American movie theaters roared back to life over the Memorial Day weekend as some consumers returned to pre-Covid rituals, raising hopes that cinema chains can stage a comeback after a brutal year.
But while holiday box-office receipts brought relief to studio executives and bolstered the country’s slow-but-steady economic recovery, Hollywood still faces a stark question: Do movie theaters have a future, or was the weekend rebound just a blip?
Jeff Goldstein, president of domestic distribution at Warner Bros. Pictures, struck an optimistic note: “I see it as a ramping back up.”
“We always knew that coming out of the pandemic would be more of a gradual ramp as opposed to a light switch going,” Goldstein added. “There’s definitely an interest in finding the new post-pandemic normal, whatever that is.”
But he acknowledged that movie theaters have been on a rocky financial road: “You can’t close a business down from anywhere from six months to a year, and not have any income, without it having a lasting effect.”
If movie studios want to keep business humming, they will need to find ways to turn the big-picture experience into an irresistible proposition.
The combined North American box office fetched $97 million over the four-day weekend, according to data from media measurement firm Comscore. “A Quiet Place Part II,” John Krasinski’s long-delayed horror sequel, grossed $57 million.
Disney’s “Cruella,” meanwhile, raked in approximately $26.5 million over the four-day period — a respectable gross, given that viewers could rent the “One Hundred and One Dalmatians” prequel on the Disney+ streaming service the same day it debuted in brick-and-mortar theaters.
In total, the North American box office could climb above $100 million over the holiday weekend, according to Comscore. It’s the strongest overall performance since March 2020, when Covid-19 forced the vast majority of theaters to close their doors and viewers retreated inside their homes.
“It does signal the return of robust theatergoing, and it is a major step in the recovery of the $40B+ global box office business,” said Chris Aronson, president of domestic distribution at Paramount Pictures, the studio that distributed both chapters in the “A Quiet Place” series.
The success of the follow-up to “A Quiet Place” follows strong returns for the biggest hit of the year to date: Warner Bros.’ “Godzilla vs. Kong,” which pulled in just over $30 million during its opening weekend in March and has since gone on to gross nearly $100 million domestically.
Seventy-five percent of theaters that were open in 2019 are back in business, Comscore said, and the number could rise as the pandemic eases and more people get vaccinated.
The summer calendar is also stocked with potential blockbusters, such as the musical “In the Heights,” the ninth installment in the “Fast & Furious” franchise, and Marvel’s “Black Widow.” (“Fast and Furious” films are distributed by Universal Pictures, a unit of NBCUniversal, the parent company of NBC News.)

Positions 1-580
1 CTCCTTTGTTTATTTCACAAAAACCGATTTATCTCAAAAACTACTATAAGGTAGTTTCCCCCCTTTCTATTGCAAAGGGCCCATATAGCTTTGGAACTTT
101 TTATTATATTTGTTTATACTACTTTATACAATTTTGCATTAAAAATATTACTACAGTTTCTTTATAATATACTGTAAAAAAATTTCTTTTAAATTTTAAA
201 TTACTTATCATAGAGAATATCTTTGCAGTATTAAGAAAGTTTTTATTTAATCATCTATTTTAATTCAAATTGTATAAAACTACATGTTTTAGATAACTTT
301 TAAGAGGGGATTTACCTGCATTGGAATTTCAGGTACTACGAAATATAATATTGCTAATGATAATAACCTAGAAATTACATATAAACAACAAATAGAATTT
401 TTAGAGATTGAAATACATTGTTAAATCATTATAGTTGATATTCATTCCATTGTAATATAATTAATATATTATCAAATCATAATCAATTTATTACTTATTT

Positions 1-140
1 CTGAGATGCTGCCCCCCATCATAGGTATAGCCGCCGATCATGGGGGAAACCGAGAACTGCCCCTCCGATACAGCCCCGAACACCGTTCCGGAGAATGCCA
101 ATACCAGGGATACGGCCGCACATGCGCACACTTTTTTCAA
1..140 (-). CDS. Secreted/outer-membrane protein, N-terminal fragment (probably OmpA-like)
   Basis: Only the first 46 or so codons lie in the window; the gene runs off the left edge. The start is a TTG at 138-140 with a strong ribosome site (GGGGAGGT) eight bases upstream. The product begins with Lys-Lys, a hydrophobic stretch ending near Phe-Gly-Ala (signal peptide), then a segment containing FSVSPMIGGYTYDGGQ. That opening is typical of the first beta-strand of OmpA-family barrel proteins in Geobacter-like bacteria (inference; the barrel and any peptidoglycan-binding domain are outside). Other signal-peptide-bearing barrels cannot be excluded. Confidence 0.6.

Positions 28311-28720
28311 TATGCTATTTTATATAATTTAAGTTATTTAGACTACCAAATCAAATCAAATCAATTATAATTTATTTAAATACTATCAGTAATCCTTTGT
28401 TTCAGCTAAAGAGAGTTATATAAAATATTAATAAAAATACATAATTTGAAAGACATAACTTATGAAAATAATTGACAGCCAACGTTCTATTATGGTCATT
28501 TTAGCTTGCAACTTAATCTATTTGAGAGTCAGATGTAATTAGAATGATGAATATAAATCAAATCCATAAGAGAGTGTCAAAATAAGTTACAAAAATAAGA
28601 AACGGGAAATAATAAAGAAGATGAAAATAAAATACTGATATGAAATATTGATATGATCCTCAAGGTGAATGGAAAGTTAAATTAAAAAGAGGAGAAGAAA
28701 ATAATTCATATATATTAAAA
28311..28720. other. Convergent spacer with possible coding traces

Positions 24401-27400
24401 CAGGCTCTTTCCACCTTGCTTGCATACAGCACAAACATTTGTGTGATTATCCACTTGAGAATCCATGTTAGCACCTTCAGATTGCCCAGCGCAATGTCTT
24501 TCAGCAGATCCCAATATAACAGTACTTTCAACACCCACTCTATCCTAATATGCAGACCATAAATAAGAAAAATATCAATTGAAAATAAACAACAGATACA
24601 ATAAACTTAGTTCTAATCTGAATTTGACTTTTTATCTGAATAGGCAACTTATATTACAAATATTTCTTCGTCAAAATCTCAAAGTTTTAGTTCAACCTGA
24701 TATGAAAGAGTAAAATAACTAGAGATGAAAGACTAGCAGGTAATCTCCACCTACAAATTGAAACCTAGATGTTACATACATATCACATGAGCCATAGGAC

But the film exhibition business still faces significant economic headwinds and a revolution in consumption habits that threaten the survival of the big-screen experience.
The pandemic-era shutdowns put many chains in dire financial straits. The California-based chain Pacific Theatres, for example, has said it will not reopen any of its locations, including the popular ArcLight Cinemas in the heart of Hollywood.
The weekend revenues were also far off from totals over the same period in 2019, when Disney’s live-action remake of “Aladdin” led the U.S. box office with more than $116 million in ticket sales, according to the Amazon-owned website Box Office Mojo.
“In a normal marketplace at this time of year, you would have 1,600 more theaters open, so I think capacity and availability remain big challenges,” said Paul Dergarabedian, senior media analyst for Comscore.
Meanwhile, many consumers have grown even more accustomed to streaming movies from the comfort of their living rooms, conditioned by months of lockdown and enticed by the flexibility of on-demand viewing.
Dergarabedian said that if studios and theaters want to keep business humming, they will need to find ways to turn the big-picture experience into an irresistible proposition long after the novelty of returning to normalcy has worn off.
At least some of the major movie studios have tried to adapt to the shifting landscape, making new releases available to stream at home far sooner than they did in years past. (In the pre-pandemic days, most films needed to play in theaters for an exclusive 90-day window.)
Warner Bros. Pictures decided to release all of its 2021 films, including “In the Heights,” simultaneously in theaters and via the HBO Max streaming service.
“A Quiet Place II,” for its part, will land on the Paramount+ platform after just 45 days on the traditional big screen, potentially attracting new subscribers to one of the more recent entries in the fiercely competitive streaming market.